[01:11:42] Ami: Yeah.
[01:11:43] Guest 10: It was a scary thought cuz I'm like, 'We are totally on our own,' you know? And then I was like, no we're not. 'Cause I have all these people, I have my siblings that I adore. I have people that I care about. And then when I met Jim, it was like, no, 'You're making this life for yourself on Earth.' It's, this is what it is.
[01:12:03] Ami: I find that much more comforting.
[01:12:05] Guest 10: Yes. Much more comforting. People.
[01:12:08] Guest 11: I mean, I always, I always felt like church was... shit.
[01:12:13] Abby: Mm-hmm, mm-hmm.
[01:12:15] Guest 11: Even when I was a kid, like my father was a pastor, like going to church felt...
[01:12:19] Abby: Oh, well that, that ruins... That's, that's the equivalent of working in the Harry Potter theme park and not being able to appreciate the rides.
[01:12:25] Guest 11: Well, I mean, it's show. It's a show, it's a show, because you're the pastor's son.
[01:12:29] Abby: Yeah, yeah.
[01:12:30] Guest 11: So you have to like, play this role where you have to be like, this angel.
[01:12:34] Abby: But you see behind all the cardboards.
[01:12:35] Guest 11: Yeah. And you're like, oh, these people are just as lost as any other motherfucker on the street.
[01:12:40] Abby: Mm-hmm.
[01:12:40] Guest 11: And they're looking to a pastor who doesn't know what's up
[01:12:43] Abby: Uhhuh.
[01:12:44] Guest 11: Except his faith. And that's kind of super relative.
[01:12:51] Guest 12: There wasn't any defining moment for me. Like I couldn't tell you the day. I know that it was simply the scariest [laughing] most horrific time of my life.
[01:13:03] Abby: Yeah.
[01:13:04] Guest 12: I felt... like I was dragged kicking and screaming and also, it really challenged my identity as a person. And that it marginalized me within my family structure. Not that my parents are terribly religious. My mom goes to church on like holidays. I was raised Catholic. My mom goes to church on like major holidays. We went every Sunday when I was growing up. And I was also part of continuing Catholic education 'cause I didn't go to Catholic school. So I went every Wednesday for that. And then I went on Sundays.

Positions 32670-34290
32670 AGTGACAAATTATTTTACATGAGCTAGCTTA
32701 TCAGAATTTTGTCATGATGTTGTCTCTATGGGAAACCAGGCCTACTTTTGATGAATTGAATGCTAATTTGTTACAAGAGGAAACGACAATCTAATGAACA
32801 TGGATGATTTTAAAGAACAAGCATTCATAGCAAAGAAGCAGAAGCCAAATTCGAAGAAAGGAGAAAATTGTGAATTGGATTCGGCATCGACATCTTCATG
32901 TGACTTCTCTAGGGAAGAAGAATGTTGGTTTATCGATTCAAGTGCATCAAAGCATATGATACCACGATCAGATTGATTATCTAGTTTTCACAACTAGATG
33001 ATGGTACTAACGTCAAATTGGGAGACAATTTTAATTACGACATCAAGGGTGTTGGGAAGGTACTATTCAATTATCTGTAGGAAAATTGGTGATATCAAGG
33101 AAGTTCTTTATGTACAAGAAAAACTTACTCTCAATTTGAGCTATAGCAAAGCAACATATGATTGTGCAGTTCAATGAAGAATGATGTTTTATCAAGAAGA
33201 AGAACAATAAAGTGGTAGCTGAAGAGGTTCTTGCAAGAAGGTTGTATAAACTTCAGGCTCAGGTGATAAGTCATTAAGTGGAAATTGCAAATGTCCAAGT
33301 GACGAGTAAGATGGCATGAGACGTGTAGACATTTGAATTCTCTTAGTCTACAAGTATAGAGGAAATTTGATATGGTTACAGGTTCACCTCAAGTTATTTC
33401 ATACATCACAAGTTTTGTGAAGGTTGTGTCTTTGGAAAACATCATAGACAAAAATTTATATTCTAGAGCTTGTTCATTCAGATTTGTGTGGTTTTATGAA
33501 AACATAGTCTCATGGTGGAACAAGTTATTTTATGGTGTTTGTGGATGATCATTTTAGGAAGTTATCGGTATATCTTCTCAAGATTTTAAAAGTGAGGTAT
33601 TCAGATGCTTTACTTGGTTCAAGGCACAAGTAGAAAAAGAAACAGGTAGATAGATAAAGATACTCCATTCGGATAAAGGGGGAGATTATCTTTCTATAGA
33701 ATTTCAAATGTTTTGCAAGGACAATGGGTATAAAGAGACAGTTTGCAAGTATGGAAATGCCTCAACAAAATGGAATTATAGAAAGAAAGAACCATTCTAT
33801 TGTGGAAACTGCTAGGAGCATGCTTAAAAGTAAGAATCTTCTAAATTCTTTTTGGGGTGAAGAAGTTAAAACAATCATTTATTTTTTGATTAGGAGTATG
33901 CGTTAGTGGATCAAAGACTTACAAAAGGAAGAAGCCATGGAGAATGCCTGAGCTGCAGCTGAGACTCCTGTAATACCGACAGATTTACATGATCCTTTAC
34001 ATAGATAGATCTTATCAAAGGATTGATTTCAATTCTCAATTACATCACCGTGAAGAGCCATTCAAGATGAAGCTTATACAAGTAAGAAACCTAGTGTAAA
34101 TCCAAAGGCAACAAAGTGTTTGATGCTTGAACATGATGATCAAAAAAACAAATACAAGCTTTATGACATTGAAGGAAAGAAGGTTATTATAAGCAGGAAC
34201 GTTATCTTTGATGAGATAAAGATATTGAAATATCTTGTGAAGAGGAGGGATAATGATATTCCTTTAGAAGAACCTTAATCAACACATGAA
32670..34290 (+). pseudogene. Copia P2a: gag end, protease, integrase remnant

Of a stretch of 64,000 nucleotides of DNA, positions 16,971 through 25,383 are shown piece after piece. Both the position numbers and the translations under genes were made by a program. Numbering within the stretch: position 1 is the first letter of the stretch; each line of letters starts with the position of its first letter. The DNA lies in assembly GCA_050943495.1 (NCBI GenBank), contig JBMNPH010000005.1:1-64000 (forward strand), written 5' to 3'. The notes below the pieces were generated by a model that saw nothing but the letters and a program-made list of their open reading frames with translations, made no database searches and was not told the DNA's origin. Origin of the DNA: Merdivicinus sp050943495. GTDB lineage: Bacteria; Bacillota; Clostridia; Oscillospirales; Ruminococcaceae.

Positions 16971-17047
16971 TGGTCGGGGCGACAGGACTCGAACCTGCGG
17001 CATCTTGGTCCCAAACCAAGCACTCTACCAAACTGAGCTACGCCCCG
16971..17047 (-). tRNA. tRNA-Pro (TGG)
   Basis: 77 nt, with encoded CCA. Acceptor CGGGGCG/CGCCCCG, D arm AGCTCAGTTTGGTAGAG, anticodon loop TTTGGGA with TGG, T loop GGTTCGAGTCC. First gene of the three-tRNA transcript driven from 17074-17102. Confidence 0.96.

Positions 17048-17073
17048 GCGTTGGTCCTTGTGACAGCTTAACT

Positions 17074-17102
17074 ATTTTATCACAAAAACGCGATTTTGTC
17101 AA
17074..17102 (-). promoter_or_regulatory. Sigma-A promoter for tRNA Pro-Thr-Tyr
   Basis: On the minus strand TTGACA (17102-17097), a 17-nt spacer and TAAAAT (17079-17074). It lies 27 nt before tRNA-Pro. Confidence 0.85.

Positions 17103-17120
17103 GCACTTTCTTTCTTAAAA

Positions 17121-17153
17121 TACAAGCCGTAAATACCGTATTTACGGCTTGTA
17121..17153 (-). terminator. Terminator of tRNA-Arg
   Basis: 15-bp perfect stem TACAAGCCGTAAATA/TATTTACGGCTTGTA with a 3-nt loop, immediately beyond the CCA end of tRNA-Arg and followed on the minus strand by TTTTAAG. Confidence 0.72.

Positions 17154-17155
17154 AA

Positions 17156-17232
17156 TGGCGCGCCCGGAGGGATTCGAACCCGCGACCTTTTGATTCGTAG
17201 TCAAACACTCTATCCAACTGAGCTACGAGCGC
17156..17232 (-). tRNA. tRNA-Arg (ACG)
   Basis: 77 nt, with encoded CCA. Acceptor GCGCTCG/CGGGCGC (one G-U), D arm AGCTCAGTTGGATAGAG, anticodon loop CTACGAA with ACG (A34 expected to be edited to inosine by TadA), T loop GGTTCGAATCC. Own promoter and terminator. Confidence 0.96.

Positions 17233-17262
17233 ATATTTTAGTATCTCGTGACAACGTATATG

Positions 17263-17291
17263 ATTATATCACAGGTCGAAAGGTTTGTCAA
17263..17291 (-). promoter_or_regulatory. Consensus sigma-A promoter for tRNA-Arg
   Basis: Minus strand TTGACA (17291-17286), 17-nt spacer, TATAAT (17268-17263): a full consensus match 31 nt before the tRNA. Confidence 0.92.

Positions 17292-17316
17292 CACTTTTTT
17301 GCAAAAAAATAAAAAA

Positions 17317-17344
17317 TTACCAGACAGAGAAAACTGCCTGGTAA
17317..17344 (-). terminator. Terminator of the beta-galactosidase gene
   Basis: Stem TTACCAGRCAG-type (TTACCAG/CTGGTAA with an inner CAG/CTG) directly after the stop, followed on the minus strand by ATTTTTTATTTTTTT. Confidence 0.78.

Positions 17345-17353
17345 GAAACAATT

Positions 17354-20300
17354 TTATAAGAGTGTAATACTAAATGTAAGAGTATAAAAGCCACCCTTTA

[01:13:36] Guest 12: But once we moved out of the house, my mom largely stopped attending church. Although when I got married she did tell me, 'You know, I've been donating to the church in your name this whole time. So if you wanna get married in a Catholic church, you're on the books and you have that option.' And I was like, no, we're not... religion will not factor into our ceremony at all.
[01:13:58] Abby: So this was a while...
[01:14:00] Guest 12: This was a while back, yeah.
[01:14:01] Abby: Was there a trigger event?
[01:14:04] Guest 12: I think it was triggered by my own battle with depression. And the nihilism that sort of was born out of my hereditary chemical imbalance. Like, everybody in my family has a history of depression. And so I was kind of saddled with that. But when I began to struggle with this, especially once I had moved out of the house, I struggled with it when I was living in the house in high school and stuff. But when I moved out of the house and I was struggling on my own, these questions, when they came up, there was nobody there to like refute them. And I really had the freedom to like, go there with those thoughts of 'What if there's nothing?' What if... It's very death centric for me, and that's kind of where it started because I have a lot of anxiety around death.
[01:14:49] Abby: Mm-hmm, mm-hmm.
[01:14:50] Guest 12: And so I would think, gosh, what if it is just , cut feed when you die? What if it is just dead, over? And to me, that was so scary. Because when I was going to church, when I was religious, that was something that there was this given set of rules, and if you would adhere to them, you had nothing to fear. And so I also, like you, did not feel like coming to atheism was a freeing experience because there was no structure, and I felt very adrift.
[01:15:23] Abby: Yeah and, I, I've said this before on Friday nights, but, like, I — I really do feel like what religion does for people is alleviate the fear of death.
[01:15:32] Guest 12: Sure.
[01:15:33] Abby: And the fear of never seeing loved ones again. And I, I know other people think there's other reasons for it, but at least to me, it seems like... I don't think it will ever cease to exist until science can offer us the possibility of immortality. Like, I, I don't think that... because it's so powerful.